Thursday, 12 August 2010

Defence of the Realm: The Official History of MI5 - Christopher Andrew

Defence of the Realm: The Official History of MI5
-Christopher Andrew

MI5’s history has been shrouded in mystery for a long time, despite various embarrassing disclosures and the whole Peter Wright legal struggle. For the first time, however, MI5 has consented to allow a historian access to its achieves to produce the first official history of MI5 – which joins a series of various unofficial disclosures from people who worked for MI5 in the past. It is a weighty tome, but very interesting, even though it is surprisingly – or perhaps unsurprisingly – disingenuous in places.

The story starts back before the First World War, when Britain was caught up in the invasion scare and there was a popular belief that the ‘Security Service’ would take care of the German spies. That belief, as this book makes clear, was not rooted in fact – the Security Service had barely been born, although it already had fame, both inside and outside Britain. It became very involved with tracking German spies and agents and, although always short of manpower, was able to round up most of the German agents on the outbreak of war. As is well known to most interested people, MI5 effectively ran the German intelligence networks in the UK during both World Wars and was able to collect a surprising number of German accolades for ‘its’ agents. This sometimes bordered upon farce – the book lists a series of incidents when the entire network came far too close to disaster – yet it all held together remarkably well.

MI5’s role during the inter-war period was sometimes murkier. It became involved with communist subversion and counter-fascist activity – Mosley and co do not seem to have been much of a threat, despite close links with Germany – although it missed out on a set of leads that would have led it right to the Cambridge Five, the most accomplished group of Russian spies in Britain. (Ironically, the Russians never quite believed their own success and feared that it was all a plot.) It also had few illusions about Hitler and attempted to warn the government that Hitler could never be trusted, although its warnings were not always heeded. Possible links with German anti-nazis were ignored and Hitler was allowed to gain supreme power unopposed.

The book goes into considerable details of the post-war period, when the Labour Government was more than a little suspicious of MI6. Some Labour PMs suspected that MI5 was a bastion of the establishment, although many changed their tune when they realised how many of their backbenchers had been contaminated by the communists – mainly represented through the CPGB, a mouthpiece for Moscow. Ironically, the Communists lost much of their influence after Moscow embarked upon a series of moves that were very difficult to ‘spin’ in their favour, although their subversion remained a clear and present threat. They attempted to gain control over Trade Unions and other potential leavers, as well as peace groups and suchlike. The CND, among other groups, was backed by Moscow. It is sometimes hard to tell how much of a threat the communists actually represented. The book seems to veer between a monolithic hive mind and a handful of men plotting in basements.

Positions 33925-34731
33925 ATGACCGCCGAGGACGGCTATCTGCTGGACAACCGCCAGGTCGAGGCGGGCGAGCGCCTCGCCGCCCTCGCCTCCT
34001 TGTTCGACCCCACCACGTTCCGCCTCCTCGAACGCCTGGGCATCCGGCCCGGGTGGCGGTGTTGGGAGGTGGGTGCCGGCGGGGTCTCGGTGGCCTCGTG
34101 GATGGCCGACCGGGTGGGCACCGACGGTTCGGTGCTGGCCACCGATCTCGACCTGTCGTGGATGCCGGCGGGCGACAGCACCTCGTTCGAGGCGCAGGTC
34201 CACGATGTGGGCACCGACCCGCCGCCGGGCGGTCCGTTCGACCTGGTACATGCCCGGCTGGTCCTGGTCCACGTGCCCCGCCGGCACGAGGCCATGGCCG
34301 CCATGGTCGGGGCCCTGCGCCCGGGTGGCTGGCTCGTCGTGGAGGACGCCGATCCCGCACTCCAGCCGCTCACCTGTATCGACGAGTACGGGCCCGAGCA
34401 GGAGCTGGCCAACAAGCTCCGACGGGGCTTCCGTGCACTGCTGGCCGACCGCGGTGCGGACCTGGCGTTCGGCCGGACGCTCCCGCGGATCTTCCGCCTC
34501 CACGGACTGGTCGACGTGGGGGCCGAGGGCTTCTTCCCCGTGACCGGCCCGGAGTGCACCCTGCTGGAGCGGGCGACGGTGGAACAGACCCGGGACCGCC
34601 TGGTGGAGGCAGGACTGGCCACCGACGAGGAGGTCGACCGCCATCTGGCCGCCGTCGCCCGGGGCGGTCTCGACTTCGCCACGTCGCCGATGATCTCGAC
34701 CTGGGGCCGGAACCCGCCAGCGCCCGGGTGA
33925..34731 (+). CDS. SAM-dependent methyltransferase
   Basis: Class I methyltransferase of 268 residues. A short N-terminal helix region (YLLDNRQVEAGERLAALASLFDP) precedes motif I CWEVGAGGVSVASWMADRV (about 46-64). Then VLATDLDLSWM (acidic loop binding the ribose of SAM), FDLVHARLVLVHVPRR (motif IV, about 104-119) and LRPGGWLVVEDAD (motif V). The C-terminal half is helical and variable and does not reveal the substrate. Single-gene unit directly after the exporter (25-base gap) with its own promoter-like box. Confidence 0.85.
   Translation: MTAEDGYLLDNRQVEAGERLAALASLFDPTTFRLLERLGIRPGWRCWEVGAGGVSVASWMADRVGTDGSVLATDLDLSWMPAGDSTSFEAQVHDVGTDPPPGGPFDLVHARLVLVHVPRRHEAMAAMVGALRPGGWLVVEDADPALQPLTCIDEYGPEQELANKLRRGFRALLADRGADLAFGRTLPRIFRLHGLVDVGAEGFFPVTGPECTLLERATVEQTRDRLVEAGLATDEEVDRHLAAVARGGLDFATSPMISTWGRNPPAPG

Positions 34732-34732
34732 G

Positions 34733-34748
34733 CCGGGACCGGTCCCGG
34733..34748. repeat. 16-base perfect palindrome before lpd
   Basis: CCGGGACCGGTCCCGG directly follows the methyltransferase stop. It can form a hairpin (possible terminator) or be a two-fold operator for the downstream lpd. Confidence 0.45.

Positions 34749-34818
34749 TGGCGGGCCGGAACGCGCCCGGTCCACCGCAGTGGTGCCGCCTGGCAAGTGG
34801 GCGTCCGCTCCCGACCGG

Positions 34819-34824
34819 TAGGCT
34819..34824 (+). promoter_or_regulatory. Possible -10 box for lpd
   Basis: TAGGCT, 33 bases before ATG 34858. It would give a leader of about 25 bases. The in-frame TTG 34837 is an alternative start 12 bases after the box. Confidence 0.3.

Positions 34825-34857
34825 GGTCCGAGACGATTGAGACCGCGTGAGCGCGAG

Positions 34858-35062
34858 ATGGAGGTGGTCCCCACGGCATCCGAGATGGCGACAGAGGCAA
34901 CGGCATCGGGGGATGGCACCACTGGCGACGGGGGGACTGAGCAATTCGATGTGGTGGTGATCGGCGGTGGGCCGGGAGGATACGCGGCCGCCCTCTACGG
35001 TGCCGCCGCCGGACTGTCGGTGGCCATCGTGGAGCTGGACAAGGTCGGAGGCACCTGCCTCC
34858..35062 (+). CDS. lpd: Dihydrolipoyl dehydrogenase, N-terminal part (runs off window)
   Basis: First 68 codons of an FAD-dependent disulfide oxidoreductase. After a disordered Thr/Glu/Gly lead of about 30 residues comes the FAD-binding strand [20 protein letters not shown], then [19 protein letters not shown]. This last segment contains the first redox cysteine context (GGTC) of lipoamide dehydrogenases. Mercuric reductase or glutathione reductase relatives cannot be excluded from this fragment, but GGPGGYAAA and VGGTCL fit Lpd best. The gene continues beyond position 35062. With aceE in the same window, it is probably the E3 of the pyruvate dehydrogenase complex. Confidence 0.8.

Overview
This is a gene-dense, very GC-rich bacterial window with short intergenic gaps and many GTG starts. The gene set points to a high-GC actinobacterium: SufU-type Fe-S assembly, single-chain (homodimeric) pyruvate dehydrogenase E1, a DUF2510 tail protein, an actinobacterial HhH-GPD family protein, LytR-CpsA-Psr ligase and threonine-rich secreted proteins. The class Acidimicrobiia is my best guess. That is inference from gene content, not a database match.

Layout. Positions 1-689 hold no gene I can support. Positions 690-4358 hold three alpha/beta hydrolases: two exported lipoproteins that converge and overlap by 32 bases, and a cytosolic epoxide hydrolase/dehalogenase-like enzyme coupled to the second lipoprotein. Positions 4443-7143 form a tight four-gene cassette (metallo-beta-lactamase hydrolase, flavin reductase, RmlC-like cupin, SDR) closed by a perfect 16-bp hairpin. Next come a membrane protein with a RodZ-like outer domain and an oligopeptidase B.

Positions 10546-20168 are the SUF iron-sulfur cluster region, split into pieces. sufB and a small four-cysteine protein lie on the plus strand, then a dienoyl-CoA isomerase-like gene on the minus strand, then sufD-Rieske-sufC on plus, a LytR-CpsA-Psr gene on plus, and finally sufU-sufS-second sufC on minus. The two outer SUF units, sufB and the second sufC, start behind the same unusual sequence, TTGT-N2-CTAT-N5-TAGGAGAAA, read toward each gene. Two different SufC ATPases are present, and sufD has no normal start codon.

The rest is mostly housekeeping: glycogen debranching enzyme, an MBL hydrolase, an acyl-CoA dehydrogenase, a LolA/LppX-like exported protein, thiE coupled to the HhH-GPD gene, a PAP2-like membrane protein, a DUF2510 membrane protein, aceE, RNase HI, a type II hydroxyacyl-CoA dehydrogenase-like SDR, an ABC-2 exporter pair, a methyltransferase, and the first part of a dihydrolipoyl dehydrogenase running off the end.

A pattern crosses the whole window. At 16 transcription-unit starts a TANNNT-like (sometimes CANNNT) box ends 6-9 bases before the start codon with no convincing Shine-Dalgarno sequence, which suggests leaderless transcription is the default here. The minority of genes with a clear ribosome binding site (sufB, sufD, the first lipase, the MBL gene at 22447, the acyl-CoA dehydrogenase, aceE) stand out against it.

It also covers the Cambridge Five and the disaster they represented. It is alarmingly clear that MI5 got much closer to the truth than is commonly realised, although it was far too late to prevent most of the damage. Peter Wright – of Spycatcher fame – comes across as a paranoid fool, suspecting the then-DG of MI5 (Roger Hollis) of being the ‘sixth man’. It is hard not to wonder if Wright had a point – Hollis was never very effectual as a DG.

The book is at its most disingenuous when dealing with the War on Terror. It admits to failures in procedure that allowed terrorists to strike in London on 7/7, yet it misses out on various vital facts. It is very well known that warnings had been coming in for years about the activities of Abu Hamza and his band of terrorist-traitors, including several who would later appear in Afghanistan. London was warned by people as disparate as the American CIA, the French, various reporters and even members of the Muslim community…and nothing was done. Given a priceless opportunity to demonstrate strength and resolve, London and MI5 fumbled the ball and wrecked ghastly damage on the war effort. The book doesn’t even give a nod to these problems, preferring to concentrate on the issue of bureaucratic nonsense and other such stupidities that were beginning to creep into MI5. MI5 was left playing catch-up after 7/7, a catch-up that should never have been necessary. An open admission that the system was flawed would have gone much further.

Overall, this book is a fascinating glimpse into a very different world. It’s well worth a read, but it is also worth studying carefully – and never quite taking anything for granted.

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